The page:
Food is not only good to eat; it is also increasingly enjoyed through media that range from one’s smartphone to cinema. In today’s popular culture, food’s visual representations play a role as relevant as its actual consumption, allowing for new forms of sharing and circulation. A specific contemporary way of looking at food is easily identified in communication forms as diverse as cookbooks, advertisement posters, reality TV, and commercials. Both critics and scholars have used the expression “food porn” to refer to this visual language in which food is always glistening and luscious, with lights playing on it to heighten its sensuality.
This style employs recognizable shots, from the ingredient detail to highlight its material qualities to the hand shots that glorify a cook’s dexterity and skills, moving to larger shots that include table, tools, and dishes, as well as the face of the cooking protagonists, all the way to wide shots that reveal the environment and the interaction with other characters. When food porn is applied to film, editing can vary from meditative, slow takes to frantic rhythm, depending on the filmography. Amplified sounds of simmering water or sizzling meat, much louder than ever experienced in reality, contribute to draw viewers into what they see and cannot, obviously, taste or smell.
These elements are constitutive in what is often called the “food film” genre, the main topic of the new book I wrote with Laura Lindenfeld called Feasting Our Eyes: Food Film and Cultural Identity in the United States. Both avid consumers of the genre, Lindenfeld and I question it to uncover how it participates in the formation and the diffusion of ideas and values about important aspects of our identity such as gender and sexuality, class, age, as well as race and ethnicity. We discovered that as fun as they can be and as apparently progressive they may seem in their celebration of difference, originality, and creativity, food films tend to reveal a quite traditional – at times conservative – outlook on society.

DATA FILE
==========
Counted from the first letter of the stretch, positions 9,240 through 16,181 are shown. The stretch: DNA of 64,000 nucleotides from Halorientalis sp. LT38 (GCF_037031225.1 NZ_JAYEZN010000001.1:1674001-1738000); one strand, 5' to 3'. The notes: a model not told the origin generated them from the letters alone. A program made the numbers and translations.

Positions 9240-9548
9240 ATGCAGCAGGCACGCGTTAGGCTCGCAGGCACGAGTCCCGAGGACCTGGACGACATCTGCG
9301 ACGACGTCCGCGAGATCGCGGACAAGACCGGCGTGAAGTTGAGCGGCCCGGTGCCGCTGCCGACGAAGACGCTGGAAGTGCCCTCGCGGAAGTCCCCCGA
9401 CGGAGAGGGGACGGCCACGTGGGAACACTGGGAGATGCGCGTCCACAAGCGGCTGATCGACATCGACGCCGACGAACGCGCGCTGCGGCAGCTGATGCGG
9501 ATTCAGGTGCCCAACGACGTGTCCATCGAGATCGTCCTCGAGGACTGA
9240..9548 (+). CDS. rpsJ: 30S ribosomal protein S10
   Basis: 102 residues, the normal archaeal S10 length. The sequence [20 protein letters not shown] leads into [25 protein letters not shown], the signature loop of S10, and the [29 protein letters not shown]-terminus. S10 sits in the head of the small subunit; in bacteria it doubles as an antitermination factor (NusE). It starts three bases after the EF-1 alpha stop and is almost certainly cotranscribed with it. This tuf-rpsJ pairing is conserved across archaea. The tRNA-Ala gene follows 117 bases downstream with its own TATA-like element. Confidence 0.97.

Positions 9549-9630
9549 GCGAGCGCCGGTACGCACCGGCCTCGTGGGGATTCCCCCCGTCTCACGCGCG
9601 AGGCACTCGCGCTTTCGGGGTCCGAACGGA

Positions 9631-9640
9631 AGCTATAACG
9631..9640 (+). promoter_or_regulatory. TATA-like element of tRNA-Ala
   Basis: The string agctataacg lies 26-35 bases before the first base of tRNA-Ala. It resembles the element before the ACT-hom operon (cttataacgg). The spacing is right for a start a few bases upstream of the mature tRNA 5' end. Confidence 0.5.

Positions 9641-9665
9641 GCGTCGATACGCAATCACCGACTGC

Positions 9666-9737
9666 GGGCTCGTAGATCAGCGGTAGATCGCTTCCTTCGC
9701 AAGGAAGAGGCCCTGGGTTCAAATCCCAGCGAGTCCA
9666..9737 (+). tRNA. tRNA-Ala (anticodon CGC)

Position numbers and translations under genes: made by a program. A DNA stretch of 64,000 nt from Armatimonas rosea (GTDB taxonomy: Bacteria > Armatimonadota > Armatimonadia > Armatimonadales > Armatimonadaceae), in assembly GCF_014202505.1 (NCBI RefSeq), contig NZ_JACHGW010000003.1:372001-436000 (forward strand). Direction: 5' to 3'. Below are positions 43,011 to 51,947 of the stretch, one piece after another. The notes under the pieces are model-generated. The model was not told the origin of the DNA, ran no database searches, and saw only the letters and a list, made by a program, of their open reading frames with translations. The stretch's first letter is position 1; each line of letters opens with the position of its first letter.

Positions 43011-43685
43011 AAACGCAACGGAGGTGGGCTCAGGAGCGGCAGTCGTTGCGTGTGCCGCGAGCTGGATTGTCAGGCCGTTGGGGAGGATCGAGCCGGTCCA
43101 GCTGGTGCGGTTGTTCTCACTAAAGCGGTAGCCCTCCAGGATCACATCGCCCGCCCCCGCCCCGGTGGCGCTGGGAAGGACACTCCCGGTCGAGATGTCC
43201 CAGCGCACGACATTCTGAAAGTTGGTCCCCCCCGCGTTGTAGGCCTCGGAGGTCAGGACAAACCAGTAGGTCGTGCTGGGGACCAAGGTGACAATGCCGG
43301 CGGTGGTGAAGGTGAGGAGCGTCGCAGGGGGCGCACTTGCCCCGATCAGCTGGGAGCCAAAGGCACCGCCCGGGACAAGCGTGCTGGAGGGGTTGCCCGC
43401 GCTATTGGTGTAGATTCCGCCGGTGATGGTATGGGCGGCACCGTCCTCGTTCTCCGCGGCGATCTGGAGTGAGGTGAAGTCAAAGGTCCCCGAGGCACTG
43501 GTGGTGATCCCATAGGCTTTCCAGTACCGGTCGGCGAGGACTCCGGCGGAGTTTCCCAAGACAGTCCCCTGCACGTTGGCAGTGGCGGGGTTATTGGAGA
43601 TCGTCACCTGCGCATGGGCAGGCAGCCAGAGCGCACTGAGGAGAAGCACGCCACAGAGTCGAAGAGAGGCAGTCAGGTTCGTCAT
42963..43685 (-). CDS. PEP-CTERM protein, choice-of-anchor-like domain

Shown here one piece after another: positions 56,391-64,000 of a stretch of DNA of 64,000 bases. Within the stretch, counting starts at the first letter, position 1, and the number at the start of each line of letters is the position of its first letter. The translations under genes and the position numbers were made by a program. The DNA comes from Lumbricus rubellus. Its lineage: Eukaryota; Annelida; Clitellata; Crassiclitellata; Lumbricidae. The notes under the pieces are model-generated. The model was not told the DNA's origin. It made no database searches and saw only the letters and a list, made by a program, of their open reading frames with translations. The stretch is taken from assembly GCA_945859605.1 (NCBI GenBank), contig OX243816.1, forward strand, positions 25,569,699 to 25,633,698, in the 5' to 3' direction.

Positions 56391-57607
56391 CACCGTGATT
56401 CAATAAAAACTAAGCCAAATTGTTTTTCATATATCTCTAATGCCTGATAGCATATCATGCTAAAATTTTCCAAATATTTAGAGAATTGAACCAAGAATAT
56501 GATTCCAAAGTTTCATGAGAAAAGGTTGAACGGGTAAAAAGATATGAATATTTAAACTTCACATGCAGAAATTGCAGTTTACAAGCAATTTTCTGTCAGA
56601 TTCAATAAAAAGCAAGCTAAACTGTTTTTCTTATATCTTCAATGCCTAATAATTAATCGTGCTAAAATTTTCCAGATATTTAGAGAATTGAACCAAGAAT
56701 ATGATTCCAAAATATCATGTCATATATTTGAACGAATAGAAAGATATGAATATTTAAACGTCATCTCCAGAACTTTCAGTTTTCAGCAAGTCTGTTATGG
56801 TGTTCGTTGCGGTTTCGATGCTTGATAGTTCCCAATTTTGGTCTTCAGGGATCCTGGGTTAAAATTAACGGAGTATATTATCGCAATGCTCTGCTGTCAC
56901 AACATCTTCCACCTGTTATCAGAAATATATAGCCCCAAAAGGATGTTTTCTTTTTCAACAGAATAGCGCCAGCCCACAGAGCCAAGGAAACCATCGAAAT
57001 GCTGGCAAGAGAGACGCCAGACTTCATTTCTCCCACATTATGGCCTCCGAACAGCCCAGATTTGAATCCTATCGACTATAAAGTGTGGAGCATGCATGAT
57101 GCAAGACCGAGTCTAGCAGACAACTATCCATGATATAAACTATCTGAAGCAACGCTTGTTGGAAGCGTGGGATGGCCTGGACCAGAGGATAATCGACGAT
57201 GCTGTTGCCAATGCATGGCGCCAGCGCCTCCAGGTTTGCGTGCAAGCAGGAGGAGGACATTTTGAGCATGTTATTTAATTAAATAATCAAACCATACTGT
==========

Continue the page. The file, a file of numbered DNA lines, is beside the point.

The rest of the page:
Of course, that is not always the case. Recently, two great works that propose an alternative approach to food in film, albeit in different ways, have been re-released: Tampopo and Daugthers of the Dust, which had a huge impact on how I look not only at the genre, but also at movies in general. For different reasons, both refuse the voyeuristic attitude that allows spectators to revel in the more sensual, aesthetics aspects of culinary cultures that are not their own, without actually engaging with them neither symbolically nor materially. Films like Woman on Top or the Mistress of Spices are two clear examples of this approach, which excludes whole groups from full cultural citizenship and does not contribute to establish real dialogue and intercultural communication.
Tampopo, Juzo Itami’s 1985 wild romp through the Japanese gastronomic landscape, has been restored and presented in 4K, giving new brilliance and depths to the images. Tampopo is often hailed as the first true food film, due to the central role cuisine and eating play in the plot and in the characters’ development. The story of the motley crew that follows a ramen shop owner in her quest to discover the best recipe for her specialty allows the filmmaker to uncover many quirks and downfalls of Japanese society in the 1980s, torn between unbridled consumerism, pretention, and conformism. As an insider, Itami is not at all attracted to the aspects that most Western viewers would find intriguing and exotic. His tone is ironic, at times surreal; as frequently as it appears on the screen, food never presents the “porn” undertones that would become a mainstay of the genre in the years to come.
Also Julie Nash’s 1991 Daughters of the Dust has been restored to mark its 25th anniversary. Set in the early 1900s in a Gullah village on one of the Sea Islands off the coast of Georgia and South Carolina, the film places food front and center in the lives of the community it represents. Although Nash’s work cannot be considered a food film, food production and preparation, a daily occupation for the female protagonists, are featured frequently but discretely, central to their lives as its consumption. Daughters of the Dusk is not so much interested in allowing strangers to peep in the Gullah culture as to understand the profound changes that were assailing it at the time. Needless to say, no food porn is to be enjoyed.
The two films indicate that representing cooking and eating on the silver screen outside of the “food porn” canon is possible, effectively disrupting the limitations of the genre. If you are interested in these topics, join us for a public conversation on food and film at The New School on November 28.